Speak EV - Electric Car Forums banner

1 - 5 of 5 Posts

·
Registered
2020 Ioniq 38 2016 Leaf 30 gone
Joined
·
156 Posts
Discussion Starter · #1 ·
Not had any low battery warnings and yes I have the battery maintenance switched on, I’ve checked the battery voltage a few times over the last week with a Fluke meter and it hovers around 12.17 volts, this morning 12.07 volts. That to me is a battery with only 60% of its nominal voltage of around 12.6 volts, I have no way of measuring the amps btw.

The car is a 2019 manufactured Ioniq EV and I’ve read of a few issues with dead auxiliary batteries from other owners.

I monitored my back then 4-year-old Leaf’s 12-volt battery and as soon as it dropped to 12.0 volts I replaced it, I started getting weird error messages on the dashboard and the new battery resolved it.

I’ve been on a few long trips of around 2 hours motoring in the Ioniq so would think the auxiliary battery would have been charged enough.

The Hyundai dealer I bought the car from is quite a journey for me and as there are no errors showing will just say nothing wrong with the battery. The battery is a Delkor and imho tiny for a medium sized car, if it’s just a duff battery I’ll order a Yuasa replacement and be done with it, I’ve had good service from Yuasa batteries in the past.

Thanks in advance for any suggestions or advice :)
 

·
Registered
Hyundai Ioniq 28
Joined
·
7,713 Posts
Search the forum for dozens of threads on this subject. The simple, and pragmatic, solution is to buy a smart charger and attach it to the 12v DC battery for a lengthy period at least once a month whether it seems to need it or not. The programme can sometimes run for as long as twelve hours meaning that overnight is usually convenient.

Such chargers analyse the condition before instigating a specific programme of charging to rectify any problems such as sulphidation and then correctly charge in a phased way that a dumb charger will not do. Even a low power trickle charger will not perform as well to keep the 12v battery in good condition. I am pretty sure that you do not need a new battery, and it is highly likely that your earlier Leaf didn't either. They just need regular maintenance using a modern smarty.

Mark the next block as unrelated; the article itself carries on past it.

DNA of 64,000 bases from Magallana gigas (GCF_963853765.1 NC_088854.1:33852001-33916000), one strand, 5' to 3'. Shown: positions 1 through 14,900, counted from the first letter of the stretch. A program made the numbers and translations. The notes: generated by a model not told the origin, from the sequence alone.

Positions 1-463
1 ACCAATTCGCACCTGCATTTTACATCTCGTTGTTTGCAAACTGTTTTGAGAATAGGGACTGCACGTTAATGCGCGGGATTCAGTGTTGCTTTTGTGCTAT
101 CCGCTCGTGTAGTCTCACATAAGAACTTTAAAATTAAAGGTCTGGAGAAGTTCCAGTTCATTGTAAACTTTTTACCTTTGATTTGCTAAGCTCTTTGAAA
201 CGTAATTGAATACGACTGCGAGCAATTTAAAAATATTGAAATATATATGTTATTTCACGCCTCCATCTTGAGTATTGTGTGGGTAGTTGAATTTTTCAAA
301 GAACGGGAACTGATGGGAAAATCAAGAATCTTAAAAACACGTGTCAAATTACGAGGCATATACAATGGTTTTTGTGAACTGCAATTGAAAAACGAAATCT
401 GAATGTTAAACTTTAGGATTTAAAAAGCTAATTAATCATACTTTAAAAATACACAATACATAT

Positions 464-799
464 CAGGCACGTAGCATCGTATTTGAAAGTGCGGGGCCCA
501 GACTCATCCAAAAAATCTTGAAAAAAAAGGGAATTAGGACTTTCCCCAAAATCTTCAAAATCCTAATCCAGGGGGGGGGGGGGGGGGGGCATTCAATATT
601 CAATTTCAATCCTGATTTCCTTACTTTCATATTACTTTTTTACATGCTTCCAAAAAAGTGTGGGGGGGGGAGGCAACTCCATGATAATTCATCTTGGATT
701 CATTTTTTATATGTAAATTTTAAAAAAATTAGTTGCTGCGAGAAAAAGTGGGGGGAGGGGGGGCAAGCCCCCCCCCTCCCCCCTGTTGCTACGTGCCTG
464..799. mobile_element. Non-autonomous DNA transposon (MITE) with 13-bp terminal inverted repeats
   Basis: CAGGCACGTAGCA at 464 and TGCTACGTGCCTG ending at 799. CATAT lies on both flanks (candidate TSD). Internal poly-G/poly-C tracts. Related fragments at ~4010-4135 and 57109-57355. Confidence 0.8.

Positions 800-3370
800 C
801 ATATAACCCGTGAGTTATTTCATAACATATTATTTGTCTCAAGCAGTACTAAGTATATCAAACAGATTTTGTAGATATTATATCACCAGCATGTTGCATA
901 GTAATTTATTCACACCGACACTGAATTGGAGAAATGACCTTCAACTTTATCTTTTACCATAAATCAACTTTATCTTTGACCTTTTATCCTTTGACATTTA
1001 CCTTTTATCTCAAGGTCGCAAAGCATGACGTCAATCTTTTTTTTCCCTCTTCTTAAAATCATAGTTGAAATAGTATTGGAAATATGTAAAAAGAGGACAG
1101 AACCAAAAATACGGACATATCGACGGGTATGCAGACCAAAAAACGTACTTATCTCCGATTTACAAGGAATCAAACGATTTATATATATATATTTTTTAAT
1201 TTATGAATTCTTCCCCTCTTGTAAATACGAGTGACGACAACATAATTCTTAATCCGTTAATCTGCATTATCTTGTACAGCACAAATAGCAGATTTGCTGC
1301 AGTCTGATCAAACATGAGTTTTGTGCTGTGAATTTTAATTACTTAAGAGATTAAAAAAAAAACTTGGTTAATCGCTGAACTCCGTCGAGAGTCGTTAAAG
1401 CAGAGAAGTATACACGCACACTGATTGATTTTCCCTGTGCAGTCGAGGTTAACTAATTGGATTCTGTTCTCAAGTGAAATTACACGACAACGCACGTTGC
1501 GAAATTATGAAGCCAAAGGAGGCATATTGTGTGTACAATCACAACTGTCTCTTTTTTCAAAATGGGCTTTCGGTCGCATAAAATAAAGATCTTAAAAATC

I realise that this will be annoying. I know that it should not be necessary. Which is why I used the word 'pragmatic' at the start. Life is too short to stress over such a simple remedy that seems to be part of EV ownership for many. The issue is random, not car specific, and only affects a small number of each model. Trying to track down the cause has beaten many before now. Try to treat it as part of your monthly tyre kicking and screenwash bottle filling routine and all will be well.
 

·
Registered
2020 Ioniq 38 2016 Leaf 30 gone
Joined
·
156 Posts
Discussion Starter · #3 ·
I am pretty sure that you do not need a new battery, and it is highly likely that your earlier Leaf didn't either. They just need regular maintenance using a modern smarty.
Thanks for your your response, yes I’m hopeful the battery is ok.

I bought a Ctek smart charger and ran the Leaf battery through the recondition mode twice, at first it looked promising but after a few days the weird dashboard errors started appearing again, a new battery however sorted it.

I'll let the Ctek do its stuff on the Ioniq battery (y)
 

·
Registered
Joined
·
31 Posts
We have a 02-2019 registered Ioniq EV with the original 12V battery, no problems. I have a lithium boosterpack in the glovebox and have never needed it. You could go our route and see if you ever have problems, more common that you won't.
 

·
Registered
2020 Ioniq 38 2016 Leaf 30 gone
Joined
·
156 Posts
Discussion Starter · #5 ·
We have a 02-2019 registered Ioniq EV with the original 12V battery, no problems. I have a lithium boosterpack in the glovebox and have never needed it. You could go our route and see if you ever have problems, more common that you won't.
Thanks for your response, I bought a Lithium booster pack for the Leaf a few years back, I’ve not needed to use it other than to run it down and recharge it again a few times.

Looking into this a bit further, when you open the door to access the bonnet lever the car partially wakes up in readiness for use, so the battery is loaded down hence the lower voltage readings. And with just the bonnet open the car is again electronically active letting Bluelink know the bonnet is open.

I’ve come to the conclusion that it’s all normal :)
 
1 - 5 of 5 Posts
Top